Artin groups and Coxeter groups

Arun Ram
Department of Mathematics and Statistics
University of Melbourne
Parkville, VIC 3010 Australia

Last update: 29 January 2014

The Conjugation Problem

In this section we solve the conjugation problem for all Artin groups GM of finite type.

Two words V and W are called conjugate when there exists a word A such that V=A-1WA and we denote this by VW. The conjugation problem consists of giving an algorithm for deciding whether any two given words are conjugate. In our case this problem can easily be reduced to the simpler problem of checking whether any two positive words are conjugate. Here we give a method with which one can calculate, for every positive word W, the finite set of all positive words which are conjugate to W. With this the conjugation problem is clearly solved.

8.1. When two positive words V and W are conjugate, there exists a word A such that AV=WA. Since by 5.5 there exist a positive word B and a central word C such that A=BC-1, then also BVWB. This proves the following lemma.

Positive words V and W are conjugate precisely when there is a positive word A such that AVWA

8.2. Every positive word is positive equivalent to the product of square free words. This approaches the goal of creating the positive word A-1WA conjugate to the positive word W, in which one conjugates successively by the square-free factors of A, and in such a manner that one always obtains positive words. By considering 8.1 one arrives at the following construction.

For every finite set X of positive words define the set X of positive words by X= { V|AVWA withWXand Asquare free } . Because this set is finite, one can iterate the construction and obtain the sets X(k)= (X(k-1)). The sets X(k) of positive words are calculable. Since by 5.4, for GM of finite type there are only finitely many square free words A, namely divisors of the fundamental word Δ, and these are calculable using the division algorithm. Furthermore the division algorithm decides for which square free words A the word WA is left divisible, and the division algorithm 3.6 gives us the quotient (W·A):A. Finally, by the solution to the word problem in 6.3, all positive words V such that V(WA):A are calculable, that is, all V such that AVWA. Hence X is calculable, and so too are X(k).

Let l(X) be the maximum of the lengths of words in X. Then it is clear that l(X(k))=l(X). [Ed: Clearly X(i)X(i+1), by putting A1, and for VX(i+1), l(V)=l(W) for some WX(i). ] If we let k(l) be the number of positive words of length l then X(k) has at most k(l(X)) elements. Because X(k)X(k+1), then eventually, for k=k(l(X)), X(k)=X(k+1). [Ed: Note that once X(i)=X(i+1) then X(i)=X(j) for all j>i. ] Hence X(k(l(X)))= kX(k).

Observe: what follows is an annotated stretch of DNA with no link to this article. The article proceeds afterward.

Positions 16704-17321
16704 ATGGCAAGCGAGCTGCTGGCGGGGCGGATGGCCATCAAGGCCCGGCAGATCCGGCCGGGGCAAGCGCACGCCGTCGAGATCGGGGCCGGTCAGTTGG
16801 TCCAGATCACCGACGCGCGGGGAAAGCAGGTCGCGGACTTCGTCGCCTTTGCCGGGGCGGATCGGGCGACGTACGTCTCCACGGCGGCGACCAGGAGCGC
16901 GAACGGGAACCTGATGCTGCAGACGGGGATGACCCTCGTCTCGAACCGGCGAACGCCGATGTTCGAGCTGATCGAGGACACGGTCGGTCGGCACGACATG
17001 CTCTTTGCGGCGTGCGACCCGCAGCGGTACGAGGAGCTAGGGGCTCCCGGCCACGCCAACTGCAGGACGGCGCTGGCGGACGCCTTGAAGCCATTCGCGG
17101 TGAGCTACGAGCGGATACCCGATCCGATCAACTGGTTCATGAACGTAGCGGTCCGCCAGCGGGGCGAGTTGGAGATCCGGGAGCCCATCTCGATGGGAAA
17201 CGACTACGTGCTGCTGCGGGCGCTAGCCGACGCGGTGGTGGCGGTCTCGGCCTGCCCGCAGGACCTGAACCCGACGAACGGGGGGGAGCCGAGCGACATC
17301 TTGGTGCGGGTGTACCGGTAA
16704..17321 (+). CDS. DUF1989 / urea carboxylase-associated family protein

Definition. X=X(k(l(X))).

So X is the smallest set of positive words containing both X and, for every element WX, all other positive words V of the form V=A-1WA for some square free word A. The set X is calculable.

Let X be a finite set of positive words. Then the finite set X is calculable and X= { V|VW withWX }


By 8.1 it suffices to show, by induction on the length of A, that for positive words V and A with AVWA for some WX, that V is also an element of X. [Ed: It is clear that X{V|VWwithWX}. One must establish the reverse inclusion. ]

Let ABC where B is a square free divisor of A of maximal length. We claim that B is a left divisor of WB. When we have proved this we are finished because then WBBU with UX and BCVWBCBUC, so CVUC and by induction hypothesis V(X)=X.

To prove the left divisibility of WB by B:

For B square free, by 5.1 and 5.4 there exists a positive word D with DBΔ. Then DWBCDBCVΔCV, so that DWBC is divisible by Δ. We claim that indeed DWB is divisible on the right by every letter a and thus by Δ. Otherwise by 5.3 we have that C is left divisible by a and by 3.4 Ba is square free. Both together contradict the maximality of the length of B. So there exists a positive word U with DWBΔU, that is with WBBU, which is what was to be shown.

8.3. The result of the previous section contains the solution to the conjugation problem.

Let GM be an Artin group of finite type. Let Δ be the fundamental word for GM. Then the following solves the conjugation problem.

(i) Let V and W be arbitrary words. For their exponents take m(V)m(W). Let V=Δm(V)V+ and W=Δm(W)W+ with V+ and W+ positive words. Then V and W are conjugate when W+ Δm(V)-m(W) V+, ifΔ is central orm(W) even, ΔW+ Δm(V)-m(W)+1 V+, ifΔ is not central and m(W)odd.
(ii) If V and W are positive words, then V is conjugate to W when V is an element of the calculable set of positive words W.


The statement (i) follows in a trivial way from the centrality of Δ2, and (ii) follows trivially from 8.2.

Note added in proof. In the work which was cited in the introduction, Deligne also determined the centre and solved the word and the conjugation problems for the Artin groups of finite type. As we have, he utilises the ideas of Garside but in a geometric formulation which goes back to Tits. We therefore after some consideration deem the publication of our simple purely combinatorial solution defensible.

Notes and references

This is a translation, with notes, of the paper, Artin-Gruppen und Coxeter-Gruppen, Inventiones math. 17, 245-271, (1972).

Translated by: C. Coleman, R. Corran, J. Crisp, D. Easdown, R. Howlett, D. Jackson and A. Ram at the University of Sydney, 1996.

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